|Date:||December 27, 1786|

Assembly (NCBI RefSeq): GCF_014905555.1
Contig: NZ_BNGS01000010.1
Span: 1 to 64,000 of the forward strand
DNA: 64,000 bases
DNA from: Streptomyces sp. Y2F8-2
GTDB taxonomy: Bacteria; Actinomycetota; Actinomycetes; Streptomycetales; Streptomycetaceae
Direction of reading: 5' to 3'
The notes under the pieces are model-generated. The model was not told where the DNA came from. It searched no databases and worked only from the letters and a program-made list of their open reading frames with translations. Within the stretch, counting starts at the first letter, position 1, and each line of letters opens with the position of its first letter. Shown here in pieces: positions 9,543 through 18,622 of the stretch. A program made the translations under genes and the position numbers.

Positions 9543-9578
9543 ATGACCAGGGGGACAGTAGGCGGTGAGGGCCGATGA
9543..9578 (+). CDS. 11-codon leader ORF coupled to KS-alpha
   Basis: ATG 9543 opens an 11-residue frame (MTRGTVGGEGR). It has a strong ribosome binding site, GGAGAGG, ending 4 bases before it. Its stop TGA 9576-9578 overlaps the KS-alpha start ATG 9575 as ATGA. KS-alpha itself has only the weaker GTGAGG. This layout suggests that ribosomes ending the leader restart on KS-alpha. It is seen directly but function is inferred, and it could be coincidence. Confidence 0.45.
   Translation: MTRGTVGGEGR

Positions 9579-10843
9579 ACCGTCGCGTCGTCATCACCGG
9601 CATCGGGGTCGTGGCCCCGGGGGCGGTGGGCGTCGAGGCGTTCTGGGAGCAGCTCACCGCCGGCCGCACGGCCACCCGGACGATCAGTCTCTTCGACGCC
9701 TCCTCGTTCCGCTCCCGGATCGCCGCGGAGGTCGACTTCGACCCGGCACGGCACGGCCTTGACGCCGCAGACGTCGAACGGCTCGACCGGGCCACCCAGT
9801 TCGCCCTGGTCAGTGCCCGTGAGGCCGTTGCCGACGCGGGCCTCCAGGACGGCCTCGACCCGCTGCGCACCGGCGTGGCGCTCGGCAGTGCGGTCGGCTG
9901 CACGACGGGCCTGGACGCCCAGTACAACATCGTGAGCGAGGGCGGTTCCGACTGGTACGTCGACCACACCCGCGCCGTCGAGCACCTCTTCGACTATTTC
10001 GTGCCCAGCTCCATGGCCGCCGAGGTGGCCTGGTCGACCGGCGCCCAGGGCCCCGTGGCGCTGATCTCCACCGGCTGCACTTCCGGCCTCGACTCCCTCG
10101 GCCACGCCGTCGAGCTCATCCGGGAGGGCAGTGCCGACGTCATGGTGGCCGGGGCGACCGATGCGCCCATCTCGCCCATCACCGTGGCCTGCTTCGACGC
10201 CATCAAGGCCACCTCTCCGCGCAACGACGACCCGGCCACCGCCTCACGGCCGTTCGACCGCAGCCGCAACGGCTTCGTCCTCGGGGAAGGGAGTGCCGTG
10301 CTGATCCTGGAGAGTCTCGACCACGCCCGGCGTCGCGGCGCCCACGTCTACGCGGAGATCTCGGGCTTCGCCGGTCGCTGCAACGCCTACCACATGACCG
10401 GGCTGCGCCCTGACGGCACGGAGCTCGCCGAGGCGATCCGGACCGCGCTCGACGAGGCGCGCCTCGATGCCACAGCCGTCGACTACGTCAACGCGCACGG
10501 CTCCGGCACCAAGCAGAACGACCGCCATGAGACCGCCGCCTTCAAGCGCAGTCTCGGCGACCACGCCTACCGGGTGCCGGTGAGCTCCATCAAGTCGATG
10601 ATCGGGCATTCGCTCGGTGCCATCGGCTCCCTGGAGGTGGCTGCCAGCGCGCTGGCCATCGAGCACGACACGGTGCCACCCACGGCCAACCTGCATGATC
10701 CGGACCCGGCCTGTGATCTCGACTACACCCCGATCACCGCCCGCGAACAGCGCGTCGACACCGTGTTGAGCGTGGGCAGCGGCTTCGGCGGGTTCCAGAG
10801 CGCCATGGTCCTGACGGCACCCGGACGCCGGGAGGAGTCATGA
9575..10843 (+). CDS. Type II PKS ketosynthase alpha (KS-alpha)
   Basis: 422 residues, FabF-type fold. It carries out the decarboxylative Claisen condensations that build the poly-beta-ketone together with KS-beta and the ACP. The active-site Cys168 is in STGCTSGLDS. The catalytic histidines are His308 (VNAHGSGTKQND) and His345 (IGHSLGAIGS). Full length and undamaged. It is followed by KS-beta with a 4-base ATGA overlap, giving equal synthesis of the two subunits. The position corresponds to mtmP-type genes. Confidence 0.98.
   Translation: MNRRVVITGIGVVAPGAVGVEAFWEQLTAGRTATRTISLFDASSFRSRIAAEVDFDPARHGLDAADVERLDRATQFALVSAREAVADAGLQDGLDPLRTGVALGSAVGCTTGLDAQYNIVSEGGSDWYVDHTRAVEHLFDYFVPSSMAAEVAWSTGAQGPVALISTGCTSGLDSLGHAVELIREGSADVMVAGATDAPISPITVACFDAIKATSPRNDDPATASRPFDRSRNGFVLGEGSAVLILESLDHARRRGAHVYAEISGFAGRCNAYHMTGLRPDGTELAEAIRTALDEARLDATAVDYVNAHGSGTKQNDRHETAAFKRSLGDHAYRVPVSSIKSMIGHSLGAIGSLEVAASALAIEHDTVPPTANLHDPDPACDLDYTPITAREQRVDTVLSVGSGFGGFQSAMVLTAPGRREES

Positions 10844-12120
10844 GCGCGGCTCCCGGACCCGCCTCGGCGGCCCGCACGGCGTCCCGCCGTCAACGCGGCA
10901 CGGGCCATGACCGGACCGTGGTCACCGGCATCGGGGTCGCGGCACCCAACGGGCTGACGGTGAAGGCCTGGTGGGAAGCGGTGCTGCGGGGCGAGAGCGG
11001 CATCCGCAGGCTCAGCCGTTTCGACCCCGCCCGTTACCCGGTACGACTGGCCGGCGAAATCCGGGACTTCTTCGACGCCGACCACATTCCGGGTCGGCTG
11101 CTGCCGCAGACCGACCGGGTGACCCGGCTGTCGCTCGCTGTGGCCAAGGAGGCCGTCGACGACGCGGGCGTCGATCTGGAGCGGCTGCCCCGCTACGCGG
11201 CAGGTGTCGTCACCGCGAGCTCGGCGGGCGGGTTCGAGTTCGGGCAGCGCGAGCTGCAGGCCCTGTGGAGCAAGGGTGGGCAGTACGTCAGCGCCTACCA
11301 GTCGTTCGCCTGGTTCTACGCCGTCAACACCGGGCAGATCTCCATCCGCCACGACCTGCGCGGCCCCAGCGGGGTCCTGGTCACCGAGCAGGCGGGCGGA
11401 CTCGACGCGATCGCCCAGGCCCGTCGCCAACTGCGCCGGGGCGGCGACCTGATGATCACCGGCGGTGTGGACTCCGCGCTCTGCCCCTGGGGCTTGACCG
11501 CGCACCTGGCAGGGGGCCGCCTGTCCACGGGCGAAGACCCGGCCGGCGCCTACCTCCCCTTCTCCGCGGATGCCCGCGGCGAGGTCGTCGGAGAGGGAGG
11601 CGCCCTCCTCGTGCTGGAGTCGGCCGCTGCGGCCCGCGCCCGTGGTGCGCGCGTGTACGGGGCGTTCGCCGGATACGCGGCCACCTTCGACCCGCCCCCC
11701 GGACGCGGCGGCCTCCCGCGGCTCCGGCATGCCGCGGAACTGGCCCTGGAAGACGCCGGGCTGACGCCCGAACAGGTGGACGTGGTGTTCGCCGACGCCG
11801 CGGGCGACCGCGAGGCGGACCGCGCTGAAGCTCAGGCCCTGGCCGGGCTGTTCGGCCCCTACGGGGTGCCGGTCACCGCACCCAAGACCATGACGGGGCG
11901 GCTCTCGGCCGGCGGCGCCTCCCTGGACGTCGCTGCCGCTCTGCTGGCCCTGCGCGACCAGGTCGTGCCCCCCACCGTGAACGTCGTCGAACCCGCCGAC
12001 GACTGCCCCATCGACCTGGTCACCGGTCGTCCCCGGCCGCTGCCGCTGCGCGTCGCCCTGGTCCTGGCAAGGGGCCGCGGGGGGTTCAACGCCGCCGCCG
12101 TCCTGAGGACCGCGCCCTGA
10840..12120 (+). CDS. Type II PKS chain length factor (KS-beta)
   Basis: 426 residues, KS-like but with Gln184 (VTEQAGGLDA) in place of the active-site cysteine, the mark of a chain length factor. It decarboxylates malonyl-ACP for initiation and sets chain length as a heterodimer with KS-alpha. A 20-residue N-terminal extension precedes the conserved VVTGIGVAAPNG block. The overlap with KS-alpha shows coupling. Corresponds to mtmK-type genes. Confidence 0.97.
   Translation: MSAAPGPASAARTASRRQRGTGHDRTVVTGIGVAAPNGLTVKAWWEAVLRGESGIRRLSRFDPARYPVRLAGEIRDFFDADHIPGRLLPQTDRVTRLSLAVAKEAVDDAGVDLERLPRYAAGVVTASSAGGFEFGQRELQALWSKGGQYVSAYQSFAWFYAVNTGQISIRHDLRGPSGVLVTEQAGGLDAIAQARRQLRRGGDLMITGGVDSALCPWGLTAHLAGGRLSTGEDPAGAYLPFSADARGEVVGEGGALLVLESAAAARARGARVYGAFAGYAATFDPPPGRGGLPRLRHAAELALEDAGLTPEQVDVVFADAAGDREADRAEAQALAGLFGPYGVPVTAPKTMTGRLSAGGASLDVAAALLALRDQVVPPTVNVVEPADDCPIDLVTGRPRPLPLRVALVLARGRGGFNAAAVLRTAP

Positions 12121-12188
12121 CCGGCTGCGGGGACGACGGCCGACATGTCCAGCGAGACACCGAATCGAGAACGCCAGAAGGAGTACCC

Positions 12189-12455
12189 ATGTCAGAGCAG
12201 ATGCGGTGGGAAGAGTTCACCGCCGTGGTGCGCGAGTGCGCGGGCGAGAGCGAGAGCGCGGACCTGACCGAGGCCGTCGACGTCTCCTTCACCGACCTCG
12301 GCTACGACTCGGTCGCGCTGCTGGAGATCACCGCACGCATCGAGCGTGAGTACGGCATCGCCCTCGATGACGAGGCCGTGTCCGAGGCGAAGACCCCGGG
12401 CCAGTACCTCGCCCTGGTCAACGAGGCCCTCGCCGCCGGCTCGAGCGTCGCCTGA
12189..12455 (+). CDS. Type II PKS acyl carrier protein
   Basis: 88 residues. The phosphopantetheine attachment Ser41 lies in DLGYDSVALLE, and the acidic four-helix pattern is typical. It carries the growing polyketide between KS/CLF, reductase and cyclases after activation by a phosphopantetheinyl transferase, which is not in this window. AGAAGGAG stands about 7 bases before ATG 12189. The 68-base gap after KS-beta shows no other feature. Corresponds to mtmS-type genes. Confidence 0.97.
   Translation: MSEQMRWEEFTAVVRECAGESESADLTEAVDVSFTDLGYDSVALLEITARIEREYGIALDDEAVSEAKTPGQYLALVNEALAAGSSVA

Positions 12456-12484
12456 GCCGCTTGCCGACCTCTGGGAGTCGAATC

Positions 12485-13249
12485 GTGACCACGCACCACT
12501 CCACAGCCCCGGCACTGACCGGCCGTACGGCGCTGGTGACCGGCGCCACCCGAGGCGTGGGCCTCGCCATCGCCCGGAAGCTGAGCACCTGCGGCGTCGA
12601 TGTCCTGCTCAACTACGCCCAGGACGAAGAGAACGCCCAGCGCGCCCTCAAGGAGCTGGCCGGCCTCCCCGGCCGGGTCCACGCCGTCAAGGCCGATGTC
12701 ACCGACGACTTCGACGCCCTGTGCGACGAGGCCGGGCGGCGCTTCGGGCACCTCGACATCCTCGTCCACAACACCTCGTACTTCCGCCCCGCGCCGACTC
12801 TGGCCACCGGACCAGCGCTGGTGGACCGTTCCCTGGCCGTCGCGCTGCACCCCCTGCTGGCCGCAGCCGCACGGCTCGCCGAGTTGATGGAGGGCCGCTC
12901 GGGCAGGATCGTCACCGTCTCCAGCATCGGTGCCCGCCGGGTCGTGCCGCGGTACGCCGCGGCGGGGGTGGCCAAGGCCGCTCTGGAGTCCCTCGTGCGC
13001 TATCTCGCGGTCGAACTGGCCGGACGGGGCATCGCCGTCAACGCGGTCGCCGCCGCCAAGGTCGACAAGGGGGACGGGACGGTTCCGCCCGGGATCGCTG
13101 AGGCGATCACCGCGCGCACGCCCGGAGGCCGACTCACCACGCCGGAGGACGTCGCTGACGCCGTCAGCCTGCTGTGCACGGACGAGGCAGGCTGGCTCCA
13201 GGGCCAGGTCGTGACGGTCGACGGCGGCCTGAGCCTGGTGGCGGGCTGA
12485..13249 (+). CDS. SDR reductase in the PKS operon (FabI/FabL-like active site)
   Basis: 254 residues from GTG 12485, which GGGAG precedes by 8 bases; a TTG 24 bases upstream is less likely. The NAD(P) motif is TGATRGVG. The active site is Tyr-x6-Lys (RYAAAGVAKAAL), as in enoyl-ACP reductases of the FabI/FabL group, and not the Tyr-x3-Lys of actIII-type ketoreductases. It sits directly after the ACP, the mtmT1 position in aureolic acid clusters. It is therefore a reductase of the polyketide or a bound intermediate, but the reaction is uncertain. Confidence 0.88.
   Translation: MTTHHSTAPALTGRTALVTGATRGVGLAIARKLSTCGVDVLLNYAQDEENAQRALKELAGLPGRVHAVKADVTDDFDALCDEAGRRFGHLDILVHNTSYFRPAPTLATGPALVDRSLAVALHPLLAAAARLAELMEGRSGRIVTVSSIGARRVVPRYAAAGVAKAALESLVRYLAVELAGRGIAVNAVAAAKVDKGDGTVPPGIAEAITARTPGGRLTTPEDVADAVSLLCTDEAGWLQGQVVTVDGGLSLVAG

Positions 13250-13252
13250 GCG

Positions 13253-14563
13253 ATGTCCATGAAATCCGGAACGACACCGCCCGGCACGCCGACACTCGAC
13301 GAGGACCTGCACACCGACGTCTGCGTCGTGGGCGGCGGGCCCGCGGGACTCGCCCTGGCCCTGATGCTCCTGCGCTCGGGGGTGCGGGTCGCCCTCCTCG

Daniel Gray was the richest man in Pelham and was an ardent supporter of the Regulators. Gray lists the grievances which he felt were the causes of the rebellion. These include the method of debt collection which he believes would fill the jails with debtors, and the taxes imposed by the state to help pay off debt accumulated during the war. He also cites the suspension of Habeas Corpus, which allowed men to be arrested and detained without due process, and sent to "any gaol, or other safe place, within the Commonwealth." The Riot Act referred to in item four was passed on October 28, 1786. It stated that the sheriffs, constables and Justices of the Peace "shall be indemnified and held guiltless" if they killed rioters who did not disband. It also provided that the rioters would "forfeit all their lands" and be whipped and imprisoned for up to one year. William Butler began publication of the Hampshire Gazette on September 6, 1786, in Northampton, Massachusetts, 18 days after the Regulators prevented the Court of Common Pleas from convening there. The newspaper often urged support of the government and was generally against the activities of the Regulators. The paper came out on Wednesdays and consisted primarily of articles reprinted from other newspapers.